Issues involving the family are highly emotional and stressful. Our attorneys understand the emotional impact on our clients while remaining objective and practical in meeting the needs of our clients. Family law cases have many different aspects, including financial obligations, tax consequences, business valuation, and long-term interests of any children. We will address the different issues of your case with sensitivity and urgency in order to fulfill your needs and achieve your goals in a timely and cost-efficient way.
Have an experienced attorney by your side to help you through this stressful period. We will go through your options with you and advise you as to which is best for you and your situation. Each case is different, and each client has different needs and goals. We listen to our clients to fully understand their situation and take the time to explain the process and each stage in order to minimize confusion and frustration. We prepare to aggressively litigate on your behalf but value negotiations and settlement as alternative dispute resolution often is in the best interests of all parties involved.
Unfortunately, not all marriages last forever. When a couple decides to divorce, it can be an extremely difficult process. Not only are there financial and property issues to resolve, but the emotional stress of ending a marriage can be a lot to handle. The process of obtaining a divorce may not be as simple as you may think and may present challenges to all parties involved.
In Virginia, a divorce may be granted on either fault or no-fault grounds. Fault means that one party committed a wrongdoing, such as adultery, desertion, cruelty, or a felony conviction with confinement for more than one year, that brought about the divorce. A fault divorce can be granted immediately. No fault means that neither party is to blame legally for the divorce. However, in order to obtain a no-fault divorce, a couple must be separated for a certain period of time before they can get a divorce. This period of time will depend on whether the couple have any children together and whether there is a separation agreement.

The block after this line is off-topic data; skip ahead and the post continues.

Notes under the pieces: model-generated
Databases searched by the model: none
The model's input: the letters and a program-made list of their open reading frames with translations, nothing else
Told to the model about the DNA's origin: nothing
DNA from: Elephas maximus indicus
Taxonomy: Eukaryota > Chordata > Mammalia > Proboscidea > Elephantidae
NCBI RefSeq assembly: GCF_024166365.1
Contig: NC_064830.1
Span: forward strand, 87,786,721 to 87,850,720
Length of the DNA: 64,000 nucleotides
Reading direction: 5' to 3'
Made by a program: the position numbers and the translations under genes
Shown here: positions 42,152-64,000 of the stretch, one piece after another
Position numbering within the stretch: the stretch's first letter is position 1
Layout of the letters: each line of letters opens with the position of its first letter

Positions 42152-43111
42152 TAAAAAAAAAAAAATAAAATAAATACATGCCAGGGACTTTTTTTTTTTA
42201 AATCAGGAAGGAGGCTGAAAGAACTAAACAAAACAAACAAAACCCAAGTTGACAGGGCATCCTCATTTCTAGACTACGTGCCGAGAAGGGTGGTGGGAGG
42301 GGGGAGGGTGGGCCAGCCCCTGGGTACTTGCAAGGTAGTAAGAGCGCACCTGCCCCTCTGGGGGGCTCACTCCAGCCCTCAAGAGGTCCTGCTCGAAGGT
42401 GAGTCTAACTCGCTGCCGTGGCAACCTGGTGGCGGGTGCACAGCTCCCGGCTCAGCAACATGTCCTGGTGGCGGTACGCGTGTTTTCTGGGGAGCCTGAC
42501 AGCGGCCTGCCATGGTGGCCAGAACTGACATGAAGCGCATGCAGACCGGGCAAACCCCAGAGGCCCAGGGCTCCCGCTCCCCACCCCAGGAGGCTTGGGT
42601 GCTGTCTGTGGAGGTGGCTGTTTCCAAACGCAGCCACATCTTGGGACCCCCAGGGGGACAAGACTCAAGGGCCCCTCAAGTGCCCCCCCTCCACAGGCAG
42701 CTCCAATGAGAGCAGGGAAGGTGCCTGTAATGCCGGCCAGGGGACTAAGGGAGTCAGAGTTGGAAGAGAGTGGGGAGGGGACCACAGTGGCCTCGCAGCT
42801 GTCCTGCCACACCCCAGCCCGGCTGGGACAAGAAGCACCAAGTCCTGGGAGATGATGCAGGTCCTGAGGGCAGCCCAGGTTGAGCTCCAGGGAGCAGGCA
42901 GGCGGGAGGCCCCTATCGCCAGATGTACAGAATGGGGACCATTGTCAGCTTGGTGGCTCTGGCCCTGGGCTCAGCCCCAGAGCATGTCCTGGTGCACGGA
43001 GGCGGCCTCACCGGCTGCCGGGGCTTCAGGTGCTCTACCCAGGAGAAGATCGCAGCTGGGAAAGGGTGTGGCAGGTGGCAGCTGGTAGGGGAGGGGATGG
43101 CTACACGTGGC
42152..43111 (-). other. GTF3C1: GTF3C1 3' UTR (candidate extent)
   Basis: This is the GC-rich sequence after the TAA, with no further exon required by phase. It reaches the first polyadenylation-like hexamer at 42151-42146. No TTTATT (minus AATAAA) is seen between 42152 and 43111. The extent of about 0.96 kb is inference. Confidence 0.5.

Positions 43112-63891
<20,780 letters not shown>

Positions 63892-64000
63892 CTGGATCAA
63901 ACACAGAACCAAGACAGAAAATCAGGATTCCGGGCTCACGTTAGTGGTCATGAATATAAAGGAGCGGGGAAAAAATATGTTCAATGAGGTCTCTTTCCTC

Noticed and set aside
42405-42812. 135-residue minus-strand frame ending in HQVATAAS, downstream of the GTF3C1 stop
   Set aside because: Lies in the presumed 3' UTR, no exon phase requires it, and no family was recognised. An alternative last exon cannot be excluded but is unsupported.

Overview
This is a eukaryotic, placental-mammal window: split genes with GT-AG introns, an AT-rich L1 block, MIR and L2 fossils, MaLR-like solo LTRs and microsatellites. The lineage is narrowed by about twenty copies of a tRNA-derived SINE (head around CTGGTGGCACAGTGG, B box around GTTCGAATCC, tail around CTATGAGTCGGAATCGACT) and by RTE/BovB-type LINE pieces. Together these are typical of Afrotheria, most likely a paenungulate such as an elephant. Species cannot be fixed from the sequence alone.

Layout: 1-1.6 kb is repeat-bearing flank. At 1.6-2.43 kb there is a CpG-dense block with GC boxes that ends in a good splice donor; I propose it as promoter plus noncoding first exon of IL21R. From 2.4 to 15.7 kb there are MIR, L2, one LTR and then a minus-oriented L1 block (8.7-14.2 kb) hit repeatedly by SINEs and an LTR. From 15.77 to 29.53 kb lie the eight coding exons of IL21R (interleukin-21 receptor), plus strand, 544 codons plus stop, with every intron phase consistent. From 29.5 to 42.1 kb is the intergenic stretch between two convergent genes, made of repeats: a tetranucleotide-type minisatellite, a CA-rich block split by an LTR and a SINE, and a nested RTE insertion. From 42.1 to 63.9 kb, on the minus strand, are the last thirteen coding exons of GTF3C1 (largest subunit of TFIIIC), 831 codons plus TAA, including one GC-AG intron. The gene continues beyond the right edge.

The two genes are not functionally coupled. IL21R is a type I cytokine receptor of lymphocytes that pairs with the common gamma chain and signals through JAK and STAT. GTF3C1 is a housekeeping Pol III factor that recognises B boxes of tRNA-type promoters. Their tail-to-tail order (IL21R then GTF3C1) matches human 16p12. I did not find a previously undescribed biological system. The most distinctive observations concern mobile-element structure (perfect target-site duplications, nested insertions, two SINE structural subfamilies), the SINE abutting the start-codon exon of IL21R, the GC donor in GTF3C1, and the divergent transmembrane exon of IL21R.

Our attorneys can pursue equitable distribution or a monetary award on behalf of a client while protecting any separate assets. We work with our clients to determine which assets are marital property and which are separate property. We value real property, personal property, businesses, and any other marital assets, in order to determine what would be a reasonable and fair distribution of marital property for our client.
It is often in our client’s best interest to try to negotiate and settle as this can resolve most, if not all, issues between the parties in a timely and cost-efficient manner. Although our attorneys use their experience and knowledge to try to anticipate what would be a judge’s decision, going to trial and having a judge decide on equitable distribution, monetary awards, and other aspects of a divorce may have surprising results.
Even after the divorce is obtained, we are able to enforce court orders if a party fails to comply with the provisions of any court order. If changes occur after an order is entered, we help clients seek modifications to those orders.
Allow our experienced family law attorneys to guide you through the divorce process and to make it as easy for you as we can. We provide personalized attention because we understand that each client is different. We are upfront with our clients as to what they can expect and help them to anticipate and plan for short and long-term consequences of the divorce. We handle the case from start to finish, from the filing of the complaint to the entry of the final decree to the enforcement or modification of any orders.
Child Custody & Visitation
Whether issues arise as part of the divorce or after a divorce is obtained, our attorneys can assist with any issues that come up regarding child custody and visitation. Child custody can be a highly contentious topic with emotions running high on all sides. Our goal is to help each client preserve a relationship with his or her ex-spouse so that they can work together to co-parent their children.
We begin by explaining that the court is required to make its decision based on the best interest of the child and emphasize the preservation of parent-child relationships. We also explain the difference between legal and physical custody to our clients. Legal custody refers to the ability to make decisions regarding a child’s upbringing, allowing a parent to make decisions related to a child’s health, safety, education, religion, and overall welfare. Judges in Virginia tend to award joint legal custody unless there are extreme circumstances that warrant custody being awarded to one parent. Physical custody relates to the child’s primary residence, as well as the schedule for visitation by the parent with whom the child does not reside. Our attorneys will work with you to pursue an arrangement that makes the most sense for you and your child.